Corporates are now demanding much more from their bankers; they want integrated, high-quality digital services. As an example, for a number of years, we have seen a rise in the number of corporates that want to be able to access multiple banks from a single portal – but many banks have been very reticent to provide this.
Of special note in this year’s finding is that corporates have moved away from cost as the most important issue when selecting or reviewing their bank relationships (as has historically been the case). Other selection criteria now top the ratings: security, technology integration of services, digital services, etc.
Banks now have a short window to address the findings highlighted by this year’s survey findings. The results are clear that corporates are turning to non-bank providers for key products and are out shopping for the right banking partners.
The comparison of survey results between the bankers view and their corporate clients, for most years, show some areas of agreement and some areas of mismatch. In 2016, we have seen some of the biggest mismatches yet. We believe these mismatches are the underlying cause of corporate dissatisfaction, and they clearly demonstrate that, while some banks are responding to key corporate desires, a majority are not.
For CGI, undertaking this research ensures we understand the real issues impacting the markets we serve so that we can better help to innovate and assist our clients to deliver. In banking, it’s not only key to ask bankers what they think – you have to have the voice of their clients. This research enables CGI to get a detailed view of both the banker and corporate perspective to pinpoint innovation, lead with our clients and deliver value.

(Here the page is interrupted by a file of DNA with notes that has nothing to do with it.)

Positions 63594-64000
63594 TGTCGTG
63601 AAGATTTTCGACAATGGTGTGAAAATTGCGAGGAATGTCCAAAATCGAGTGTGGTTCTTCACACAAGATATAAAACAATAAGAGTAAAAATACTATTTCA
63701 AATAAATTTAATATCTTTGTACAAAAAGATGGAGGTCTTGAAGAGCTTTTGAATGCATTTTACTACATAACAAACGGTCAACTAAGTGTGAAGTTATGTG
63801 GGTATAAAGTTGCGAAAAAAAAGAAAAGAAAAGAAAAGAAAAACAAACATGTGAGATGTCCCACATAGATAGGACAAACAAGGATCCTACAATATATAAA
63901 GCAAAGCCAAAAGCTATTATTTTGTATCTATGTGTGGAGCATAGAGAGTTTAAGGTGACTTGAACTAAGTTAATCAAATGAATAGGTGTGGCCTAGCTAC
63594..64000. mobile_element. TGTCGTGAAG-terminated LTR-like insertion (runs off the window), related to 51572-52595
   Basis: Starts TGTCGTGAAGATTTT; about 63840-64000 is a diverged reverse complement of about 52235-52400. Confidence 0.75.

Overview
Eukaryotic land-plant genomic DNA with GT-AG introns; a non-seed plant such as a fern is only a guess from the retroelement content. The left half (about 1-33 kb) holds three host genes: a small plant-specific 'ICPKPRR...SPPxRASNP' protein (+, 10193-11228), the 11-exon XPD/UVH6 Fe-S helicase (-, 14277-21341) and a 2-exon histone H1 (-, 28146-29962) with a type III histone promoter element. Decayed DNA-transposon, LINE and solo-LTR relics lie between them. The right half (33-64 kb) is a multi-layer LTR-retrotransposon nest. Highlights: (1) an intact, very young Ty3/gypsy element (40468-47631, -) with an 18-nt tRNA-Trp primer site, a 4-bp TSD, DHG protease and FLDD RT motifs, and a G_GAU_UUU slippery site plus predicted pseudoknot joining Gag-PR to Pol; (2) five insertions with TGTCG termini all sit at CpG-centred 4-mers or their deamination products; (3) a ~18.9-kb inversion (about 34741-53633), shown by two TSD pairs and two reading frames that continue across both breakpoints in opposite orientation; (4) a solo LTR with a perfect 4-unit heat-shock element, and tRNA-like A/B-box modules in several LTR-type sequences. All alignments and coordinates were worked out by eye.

The conundrum now facing the market is whether the banks will be fast enough to respond and will non-bank providers show massive increases in penetration going forward? Only time will tell. However, this year’s results clearly demonstrate that there is more strain in the market than ever before. Corporate and transaction banking is on the cusp of radical transformation where digital capabilities in API’s, data-driven business models, customer experience and security become central competencies to leverage together with modernisation of legacy.
Europe’s opening banking regulation is finally here. After months of preparation across the continent, the Revised Payment Services Directive comes into effect on January 13.
The revised Payment Services Directive regulation, regarded as one of the most disruptive in Europe’s financial services sector, will begin to make an impact on January 13, 2018.
The cost of compliance efforts for banks has increased exponentially in recent years. This is especially true for those banks that are active in the global trade finance domain, where the overwhelming expectation is for compliance requirements to become even more complex, strict and challenging over time.
This year promises to further the regulatory compliance burden imposed on financial institutions. How are firms in the sector responding to the challenge?